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Sports Medicine

, Volume 40, Issue 8, pp 681–696 | Cite as

Energy Expenditure and Metabolism during Exercise in Persons with a Spinal Cord Injury

  • Michael PriceEmail author
Review Article

Abstract

Resting energy expenditure of persons with a spinal cord injury (SCI) is generally lower than that seen in able-bodied (AB) individuals due to the reduced amounts of muscle mass and sympathetic nervous system available. However, outside of clinical studies, much less data is available regarding athletes with an SCI. In order to predict the energy expenditure of persons with SCI, the generation and validation of prediction equations in relation to specific levels of SCI and training status are required. Specific prediction equations for the SCI would enable a quick and accurate estimate of energy requirements. When compared with the equivalent AB individuals, sports energy expenditure is generally reduced in SCI with values representing 30–75% of AB values. The lowest energy expenditure values are observed for sports involving athletes with tetraplegia and where the sport is a static version of that undertaken by the AB, such as fencing. As with AB sports there is a lack of SCI data for true competition situations due to methodological constraints. However, where energy expenditure during field tests are predicted from laboratory-based protocols, wheelchair ergometry is likely to be the most appropriate exercise mode. The physiological and metabolic responses of persons with SCI are similar to those for AB athletes, but at lower absolute levels. However, the underlying mechanisms pertaining to substrate utilization appear to differ between the AB and SCI. Carbohydrate feeding has been shown to improve endurance performance in athletes with generally low levels of SCI, but no data have been reported for mid to high levels of SCI or for sport-specific tests of an intermittent nature. Further research within the areas reviewed may help to bridge the gap between what is known regarding AB athletes and athletes with SCI (and other disabilities) during exercise and also the gap between clinical practice and performance.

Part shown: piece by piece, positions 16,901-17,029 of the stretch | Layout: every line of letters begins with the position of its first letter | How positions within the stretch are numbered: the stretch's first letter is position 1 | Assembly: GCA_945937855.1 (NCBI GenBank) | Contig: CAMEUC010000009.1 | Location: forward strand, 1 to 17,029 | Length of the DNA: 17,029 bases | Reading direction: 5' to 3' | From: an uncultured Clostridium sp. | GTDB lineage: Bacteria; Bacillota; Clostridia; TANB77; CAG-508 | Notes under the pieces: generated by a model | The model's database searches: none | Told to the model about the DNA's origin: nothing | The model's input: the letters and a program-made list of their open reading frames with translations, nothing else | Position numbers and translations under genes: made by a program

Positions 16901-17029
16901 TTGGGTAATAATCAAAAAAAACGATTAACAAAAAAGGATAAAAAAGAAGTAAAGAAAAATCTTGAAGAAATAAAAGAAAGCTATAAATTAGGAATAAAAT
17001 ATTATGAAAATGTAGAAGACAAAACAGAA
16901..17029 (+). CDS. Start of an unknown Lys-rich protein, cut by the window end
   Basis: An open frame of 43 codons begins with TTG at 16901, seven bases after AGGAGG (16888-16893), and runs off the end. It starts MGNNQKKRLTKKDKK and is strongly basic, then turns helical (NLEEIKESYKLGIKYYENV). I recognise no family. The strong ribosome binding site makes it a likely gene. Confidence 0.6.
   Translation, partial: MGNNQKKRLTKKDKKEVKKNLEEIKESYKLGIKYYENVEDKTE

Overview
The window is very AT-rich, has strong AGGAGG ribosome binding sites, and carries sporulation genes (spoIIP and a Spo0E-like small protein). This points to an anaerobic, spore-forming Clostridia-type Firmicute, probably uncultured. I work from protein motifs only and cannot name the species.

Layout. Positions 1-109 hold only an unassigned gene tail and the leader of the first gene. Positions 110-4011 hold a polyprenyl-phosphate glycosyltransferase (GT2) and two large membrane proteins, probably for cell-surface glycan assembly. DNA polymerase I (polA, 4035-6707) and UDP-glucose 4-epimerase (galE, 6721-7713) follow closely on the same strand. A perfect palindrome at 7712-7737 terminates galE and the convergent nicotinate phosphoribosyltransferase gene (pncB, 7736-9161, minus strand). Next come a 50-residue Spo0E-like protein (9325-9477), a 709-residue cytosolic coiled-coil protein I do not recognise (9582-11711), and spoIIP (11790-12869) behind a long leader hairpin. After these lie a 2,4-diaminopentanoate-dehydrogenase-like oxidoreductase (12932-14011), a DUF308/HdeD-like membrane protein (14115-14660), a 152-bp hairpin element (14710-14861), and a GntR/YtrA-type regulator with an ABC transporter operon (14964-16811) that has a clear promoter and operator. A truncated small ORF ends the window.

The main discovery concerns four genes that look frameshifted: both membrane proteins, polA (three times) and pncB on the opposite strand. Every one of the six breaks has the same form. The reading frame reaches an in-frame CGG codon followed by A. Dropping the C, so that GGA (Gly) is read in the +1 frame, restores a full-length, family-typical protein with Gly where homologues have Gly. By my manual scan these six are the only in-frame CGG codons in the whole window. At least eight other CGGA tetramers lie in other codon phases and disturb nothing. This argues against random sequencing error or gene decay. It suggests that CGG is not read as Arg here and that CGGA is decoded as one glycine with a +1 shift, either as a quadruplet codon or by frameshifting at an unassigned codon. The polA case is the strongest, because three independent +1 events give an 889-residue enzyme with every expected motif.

Keywords

Spinal Cord Injury Respiratory Exchange Ratio Rest Energy Expenditure Daily Energy Expenditure Spinal Cord Injury Group 
These keywords were added by machine and not by the authors. This process is experimental and the keywords may be updated as the learning algorithm improves.

Notes

Acknowledgements

The author would like to acknowledge the help of Dr Rob James in proofreading the manuscript. No sources of funding were used to assist in the preparation of this review. The author has no conflicts of interest that are directly relevant to the content of this review

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Authors and Affiliations

  1. 1.Department of Biomolecular and Sports SciencesFaculty of Health and Life Sciences, Coventry UniversityCoventryUK

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